Okay, okay, maybe I didn’t start imagining things the day I was born. But I know I was engaging in stories here:
(That’s The Jolly Postman, a great book)
So, without further ado, here’s 21 shots of things I’ve learned (in no particular order):
- Relying on just one engine is not enough. You need story, character, and language to all be working to write effectively.
- Write because you love it. If you’re doing it for the grade or for the money, it’s going to wear you down.
- Find good writing friends. They’ll probably end up becoming your best friends, and they’ll definitely give you better writing advice than your other friends.
- Get used to waiting. You have to wait on other people to feedback, and you have to wait on yourself for the idea or for the right mindset.
- Remember that everything is subjective. For everything one editor or professor or critiquer will say, another will negate.
- Remember not to reject advice because it is subjective. Some of those critiquers will actually be in tune with what you’re trying to do, and you want to listen to them.
- Never stop reading. It’s probably the reason you started writing. Aim to write a book that does what a good book does for you, whether that’s intellectual, emotional, or adrenaline stimulation.
- Embrace your point of view. Third person, second person, and first person each have their advantages. Learn what they are and exploit them.
- If you’re drafting, then just write. Don’t worry about whether it’s good or not.
- If you’re revising, make sure every word counts.
- If you’re writing for publication, then the reader is god.
- Don’t waste the reader’s time. Every scene, every character, and every word need to make it worth it for the reader to keep going.
- Be generous. Give your time to other writers and readers, and you’ll be amazed what they give back to you.
- When giving feedback, be honest. It might hurt the writer at first, no matter how nicely you word it, but in the long run, it will pay off.
- When giving feedback, be kind. This is the expression of someone’s essence, no matter how distant it seems from their real life experiences. Remember what it feels like to get criticism on your own writing, or on the way you talk or the way you dress. Follow the golden rule.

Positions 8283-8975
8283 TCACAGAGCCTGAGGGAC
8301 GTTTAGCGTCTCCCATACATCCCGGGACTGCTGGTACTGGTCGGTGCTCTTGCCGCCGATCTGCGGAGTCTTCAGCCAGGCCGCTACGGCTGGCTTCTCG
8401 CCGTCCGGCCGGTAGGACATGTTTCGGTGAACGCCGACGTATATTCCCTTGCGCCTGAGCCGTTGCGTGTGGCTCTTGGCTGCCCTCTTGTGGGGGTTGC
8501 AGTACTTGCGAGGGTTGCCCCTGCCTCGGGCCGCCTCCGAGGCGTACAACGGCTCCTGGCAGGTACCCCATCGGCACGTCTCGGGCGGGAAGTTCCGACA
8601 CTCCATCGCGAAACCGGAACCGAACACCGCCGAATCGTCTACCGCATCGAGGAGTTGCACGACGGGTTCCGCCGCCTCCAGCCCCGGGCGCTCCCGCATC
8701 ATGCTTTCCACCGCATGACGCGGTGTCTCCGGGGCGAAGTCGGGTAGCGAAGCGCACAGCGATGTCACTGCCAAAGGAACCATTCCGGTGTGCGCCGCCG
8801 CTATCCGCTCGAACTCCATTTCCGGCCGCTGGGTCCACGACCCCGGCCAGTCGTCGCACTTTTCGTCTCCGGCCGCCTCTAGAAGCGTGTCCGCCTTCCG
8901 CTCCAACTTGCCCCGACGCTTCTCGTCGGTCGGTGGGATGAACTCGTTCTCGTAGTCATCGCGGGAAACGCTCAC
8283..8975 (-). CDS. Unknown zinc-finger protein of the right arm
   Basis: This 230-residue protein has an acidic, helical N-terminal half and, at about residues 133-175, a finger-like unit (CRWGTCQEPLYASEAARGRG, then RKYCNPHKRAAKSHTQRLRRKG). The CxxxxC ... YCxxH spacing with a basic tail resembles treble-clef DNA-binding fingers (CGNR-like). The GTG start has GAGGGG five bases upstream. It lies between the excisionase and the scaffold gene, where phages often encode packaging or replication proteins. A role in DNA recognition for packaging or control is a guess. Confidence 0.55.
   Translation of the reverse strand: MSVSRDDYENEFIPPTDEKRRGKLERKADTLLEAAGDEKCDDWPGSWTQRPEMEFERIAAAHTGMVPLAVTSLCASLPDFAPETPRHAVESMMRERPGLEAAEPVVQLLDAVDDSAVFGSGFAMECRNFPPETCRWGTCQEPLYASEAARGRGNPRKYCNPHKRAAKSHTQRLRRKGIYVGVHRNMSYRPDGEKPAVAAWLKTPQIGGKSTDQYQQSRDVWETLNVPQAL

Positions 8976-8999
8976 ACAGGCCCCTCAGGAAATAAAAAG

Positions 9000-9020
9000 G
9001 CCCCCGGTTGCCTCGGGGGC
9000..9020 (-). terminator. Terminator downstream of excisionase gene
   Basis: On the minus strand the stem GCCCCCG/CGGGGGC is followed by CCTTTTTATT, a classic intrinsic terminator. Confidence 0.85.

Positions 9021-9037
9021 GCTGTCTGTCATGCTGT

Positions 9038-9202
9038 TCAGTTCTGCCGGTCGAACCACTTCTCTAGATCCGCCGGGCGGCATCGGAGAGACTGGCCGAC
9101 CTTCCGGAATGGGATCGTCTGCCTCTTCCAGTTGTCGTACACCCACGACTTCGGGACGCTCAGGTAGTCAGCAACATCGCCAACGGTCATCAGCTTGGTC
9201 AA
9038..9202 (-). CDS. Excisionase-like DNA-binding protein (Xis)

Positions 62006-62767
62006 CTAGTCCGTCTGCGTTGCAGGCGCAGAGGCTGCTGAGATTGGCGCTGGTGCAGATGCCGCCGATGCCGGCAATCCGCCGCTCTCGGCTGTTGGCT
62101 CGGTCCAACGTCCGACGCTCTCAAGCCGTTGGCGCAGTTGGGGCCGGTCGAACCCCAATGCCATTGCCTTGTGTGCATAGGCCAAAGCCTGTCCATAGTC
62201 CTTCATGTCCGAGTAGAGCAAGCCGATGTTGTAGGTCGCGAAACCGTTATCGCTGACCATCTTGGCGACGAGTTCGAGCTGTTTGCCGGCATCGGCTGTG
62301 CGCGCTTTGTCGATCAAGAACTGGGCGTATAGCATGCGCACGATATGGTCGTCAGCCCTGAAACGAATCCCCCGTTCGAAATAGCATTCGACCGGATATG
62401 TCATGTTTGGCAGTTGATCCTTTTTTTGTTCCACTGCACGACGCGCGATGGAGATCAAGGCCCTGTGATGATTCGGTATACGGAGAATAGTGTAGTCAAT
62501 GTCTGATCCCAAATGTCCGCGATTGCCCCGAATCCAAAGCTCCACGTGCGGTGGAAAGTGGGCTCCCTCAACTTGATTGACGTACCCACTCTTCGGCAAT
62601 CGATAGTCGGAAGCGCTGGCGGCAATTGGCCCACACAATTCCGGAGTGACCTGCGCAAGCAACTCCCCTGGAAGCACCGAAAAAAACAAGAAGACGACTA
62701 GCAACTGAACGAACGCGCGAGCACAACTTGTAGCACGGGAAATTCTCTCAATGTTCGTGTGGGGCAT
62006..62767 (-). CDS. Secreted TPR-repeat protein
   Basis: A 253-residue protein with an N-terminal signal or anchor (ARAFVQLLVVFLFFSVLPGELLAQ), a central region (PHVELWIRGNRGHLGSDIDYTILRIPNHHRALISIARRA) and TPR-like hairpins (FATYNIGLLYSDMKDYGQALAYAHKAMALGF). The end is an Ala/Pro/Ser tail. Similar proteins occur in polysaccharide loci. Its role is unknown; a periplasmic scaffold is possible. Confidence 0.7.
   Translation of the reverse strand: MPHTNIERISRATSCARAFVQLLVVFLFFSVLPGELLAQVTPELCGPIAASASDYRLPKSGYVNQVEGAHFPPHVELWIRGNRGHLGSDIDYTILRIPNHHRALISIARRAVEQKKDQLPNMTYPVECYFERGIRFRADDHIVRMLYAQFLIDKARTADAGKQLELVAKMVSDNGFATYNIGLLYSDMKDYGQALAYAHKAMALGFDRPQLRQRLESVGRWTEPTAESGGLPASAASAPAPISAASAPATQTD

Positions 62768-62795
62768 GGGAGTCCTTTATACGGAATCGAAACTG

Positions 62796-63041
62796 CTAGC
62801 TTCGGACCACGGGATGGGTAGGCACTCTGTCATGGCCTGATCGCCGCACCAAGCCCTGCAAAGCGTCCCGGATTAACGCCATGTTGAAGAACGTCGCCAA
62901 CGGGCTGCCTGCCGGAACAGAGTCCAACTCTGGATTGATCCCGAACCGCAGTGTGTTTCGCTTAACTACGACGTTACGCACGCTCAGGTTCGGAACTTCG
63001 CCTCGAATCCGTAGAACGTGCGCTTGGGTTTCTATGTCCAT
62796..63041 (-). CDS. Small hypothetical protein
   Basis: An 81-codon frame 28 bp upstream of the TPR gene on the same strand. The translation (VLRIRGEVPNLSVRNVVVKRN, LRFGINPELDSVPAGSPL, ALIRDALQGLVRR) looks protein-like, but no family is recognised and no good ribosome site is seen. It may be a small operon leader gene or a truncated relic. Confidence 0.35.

- Writing is more about learning a skill than being talented. If willing to work hard at it, anyone can become a good writer. And so everyone deserves honest feedback if that’s what they’re looking for.
- Work hard. That way you’ll be that someone who becomes a good writer.
- Don’t judge yourself based on what other people are doing. Some people write a thousand words a day; some people (like me) write when they have inspiration. Some people publish after sixty years; some people publish after three months. As long as you are being true to your writing, you’re doing it right.
- The envy/jealousy/insecurity isn’t going to go away. But you should probably work at hiding it so you keep some friends.
- Editing other people’s work is one of the best ways to learn writing. But remember you’re doing it for them, not for yourself.
- It’s easy to see what is wrong in someone else’s work. It is so much harder to fix something in your own writing. When you’re editing, don’t get a power trip. When you’re revising, just remember what the amazing writers you’ve edited have done and know you can do it too.
PS My sister, who used to play imaginary games with me when we were this small
has started a blog about fantasy, sci-fi, pop culture, and real science. She’s a PhD candidate, which means she’s actually qualified. Check it out! sarahpflanagan.wordpress.com